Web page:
Did you take initiative on some important projects? Did you save the day? Did you personally, for example, bring in some big clients? “You’re asking for money,” says Zimmerman. “Take the time and write out some talking points explaining what it is you’ve done that you believe qualifies you for a raise. Make it easy for your boss to understand what you want, and why you deserve it. Rehearse these talking points, until you can enunciate with confidence.”
5. Focus on quality and results–not time.
“Do not assume that time at the office means you will get recognized by your boss,” says Dawn Roberts, who, as president of Dawn Roberts Consulting, provides businesses and individual process improvement and consulting services.
“I see people work themselves ragged, thinking that they will for sure get that next promotion or raise, in the process neglecting their families, friends, and health. Time does not matter. Quality and delivery are what matters,” Roberts explains.
You can spend less time and deliver more if you prioritize effectively and are efficient. In fact, studies have shown that when you actually take time off, leave work on time regularly, and spend your spare time in different hobbies or enriching activities (including rest), you actually perform at a higher level and deliver higher quality work when you are at the office, says Roberts. Bottom line: don’t go into a discussion about a raise and focus on how much time you have spent in the office. Focus on quality and results instead.
6. Be ready to negotiate and/or compromise.
This is a negotiation, so your boss may counter with a lower amount or give you the full increase on the condition that you take on additional responsibilities, says the experts at Robert Half Finance and Accounting. Whether you accept this is up to you, but consider the offer and respond with respect. Take 24 to 48 hours to decide, if necessary.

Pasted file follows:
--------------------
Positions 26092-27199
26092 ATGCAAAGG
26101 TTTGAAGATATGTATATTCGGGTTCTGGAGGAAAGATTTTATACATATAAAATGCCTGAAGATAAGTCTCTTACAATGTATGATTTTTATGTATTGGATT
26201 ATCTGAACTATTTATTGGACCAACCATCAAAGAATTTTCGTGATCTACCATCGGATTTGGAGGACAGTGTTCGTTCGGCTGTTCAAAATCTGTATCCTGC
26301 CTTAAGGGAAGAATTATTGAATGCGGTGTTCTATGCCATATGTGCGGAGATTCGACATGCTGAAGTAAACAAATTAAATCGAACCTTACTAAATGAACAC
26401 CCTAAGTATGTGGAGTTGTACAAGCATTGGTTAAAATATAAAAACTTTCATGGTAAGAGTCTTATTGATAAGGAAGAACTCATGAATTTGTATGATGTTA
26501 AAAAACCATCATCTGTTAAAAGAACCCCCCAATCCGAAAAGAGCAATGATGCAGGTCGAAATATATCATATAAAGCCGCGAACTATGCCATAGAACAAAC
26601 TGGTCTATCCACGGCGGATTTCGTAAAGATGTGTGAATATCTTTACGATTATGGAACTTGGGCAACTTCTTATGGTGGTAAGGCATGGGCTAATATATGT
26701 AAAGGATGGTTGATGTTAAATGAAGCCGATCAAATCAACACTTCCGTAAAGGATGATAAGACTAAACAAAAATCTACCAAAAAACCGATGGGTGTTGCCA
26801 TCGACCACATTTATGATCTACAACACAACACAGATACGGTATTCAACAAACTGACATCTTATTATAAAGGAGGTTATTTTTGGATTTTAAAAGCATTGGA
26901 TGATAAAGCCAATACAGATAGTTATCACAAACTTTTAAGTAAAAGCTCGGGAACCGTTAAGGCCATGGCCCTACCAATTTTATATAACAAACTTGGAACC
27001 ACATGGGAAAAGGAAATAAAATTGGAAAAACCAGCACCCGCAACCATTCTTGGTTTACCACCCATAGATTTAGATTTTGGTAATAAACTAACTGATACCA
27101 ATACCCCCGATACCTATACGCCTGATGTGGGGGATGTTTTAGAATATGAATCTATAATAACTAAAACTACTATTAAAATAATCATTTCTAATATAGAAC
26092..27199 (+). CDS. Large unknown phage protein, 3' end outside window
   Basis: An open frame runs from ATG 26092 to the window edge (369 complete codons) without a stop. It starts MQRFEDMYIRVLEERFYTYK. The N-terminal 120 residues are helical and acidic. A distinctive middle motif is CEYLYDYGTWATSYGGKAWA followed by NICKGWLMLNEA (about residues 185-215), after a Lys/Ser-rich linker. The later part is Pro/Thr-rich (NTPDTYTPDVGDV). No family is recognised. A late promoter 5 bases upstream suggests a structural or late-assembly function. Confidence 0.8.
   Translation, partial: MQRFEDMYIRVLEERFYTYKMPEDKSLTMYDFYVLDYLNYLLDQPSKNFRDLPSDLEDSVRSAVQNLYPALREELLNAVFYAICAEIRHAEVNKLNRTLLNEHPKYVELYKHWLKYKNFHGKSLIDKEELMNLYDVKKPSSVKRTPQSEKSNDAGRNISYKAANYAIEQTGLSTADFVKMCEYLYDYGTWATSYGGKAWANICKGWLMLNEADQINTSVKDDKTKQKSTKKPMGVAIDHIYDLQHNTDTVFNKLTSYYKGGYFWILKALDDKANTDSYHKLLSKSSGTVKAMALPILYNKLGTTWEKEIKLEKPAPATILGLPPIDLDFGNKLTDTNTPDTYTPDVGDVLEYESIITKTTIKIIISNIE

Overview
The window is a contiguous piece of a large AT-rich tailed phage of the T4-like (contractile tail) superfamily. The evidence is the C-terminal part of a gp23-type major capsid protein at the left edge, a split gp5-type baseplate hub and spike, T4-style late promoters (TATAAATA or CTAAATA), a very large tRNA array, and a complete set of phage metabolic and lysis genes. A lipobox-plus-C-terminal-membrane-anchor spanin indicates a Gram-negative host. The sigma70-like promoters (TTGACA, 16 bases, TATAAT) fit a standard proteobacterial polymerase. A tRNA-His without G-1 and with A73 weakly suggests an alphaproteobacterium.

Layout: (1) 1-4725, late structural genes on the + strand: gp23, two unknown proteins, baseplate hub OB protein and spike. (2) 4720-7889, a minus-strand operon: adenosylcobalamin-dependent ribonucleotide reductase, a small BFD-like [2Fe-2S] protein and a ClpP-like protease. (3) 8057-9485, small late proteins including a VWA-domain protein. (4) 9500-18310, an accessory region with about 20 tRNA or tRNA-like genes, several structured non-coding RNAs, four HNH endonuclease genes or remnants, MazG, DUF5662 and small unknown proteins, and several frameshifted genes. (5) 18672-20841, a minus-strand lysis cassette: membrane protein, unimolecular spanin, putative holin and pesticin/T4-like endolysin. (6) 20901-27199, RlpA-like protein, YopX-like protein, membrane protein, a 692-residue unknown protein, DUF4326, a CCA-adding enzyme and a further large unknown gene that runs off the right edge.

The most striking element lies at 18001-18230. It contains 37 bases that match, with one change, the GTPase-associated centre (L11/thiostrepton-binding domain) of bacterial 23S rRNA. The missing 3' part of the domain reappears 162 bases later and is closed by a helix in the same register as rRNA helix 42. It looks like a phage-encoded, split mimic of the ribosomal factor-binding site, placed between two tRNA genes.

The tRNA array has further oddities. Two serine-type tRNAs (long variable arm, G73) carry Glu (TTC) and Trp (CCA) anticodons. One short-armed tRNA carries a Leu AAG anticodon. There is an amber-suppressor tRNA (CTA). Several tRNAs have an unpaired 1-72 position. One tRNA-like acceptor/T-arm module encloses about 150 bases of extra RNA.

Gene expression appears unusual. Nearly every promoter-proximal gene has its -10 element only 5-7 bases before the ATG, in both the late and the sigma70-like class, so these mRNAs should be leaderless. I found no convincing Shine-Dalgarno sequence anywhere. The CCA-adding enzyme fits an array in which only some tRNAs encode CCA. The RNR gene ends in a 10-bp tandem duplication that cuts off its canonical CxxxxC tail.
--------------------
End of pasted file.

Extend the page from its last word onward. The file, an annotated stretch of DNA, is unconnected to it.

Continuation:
7. Have a backup plan.
If money isn’t an option, what else can you negotiate? After you make a solid argument for a raise, your manger may still say, “We don’t have the money right now.” Don’t be disheartened if this happens–the conversation doesn’t need to end if you have a backup plan, says the team at The Creative Group, a creative services staffing firm.
Consider asking for additional benefits that don’t require a budget, such as a flexible working arrangement, additional vacation days, or professional development opportunities.
8. Be prepared to walk away.
The best way to get a raise in 2017 may be to get a new job with a new company, says Angela Copeland of Copeland Coaching, a career coaching services firm, and author of the ebook Breaking the Rules and Getting the Job.
“Your existing employer will likely give you a 2 to 3 percent raise this year by default,” said Copeland. “If you lobby hard and make a great case, it may go up to 5 to 10 percent. But, when you land a new position at a new organization, your negotiation can start from scratch.”
So do your homework. It’s important know what other companies are paying for the type of work you do.
“When you land a new job, you stand to negotiate your salary up anywhere from 20 percent to 100 percent, depending on the type of leap you’re making,” says Copeland.
Follow these tips above, and if you aren’t able to get a raise, then perhaps you should consider following Copeland’s advice and begin searching for a new job.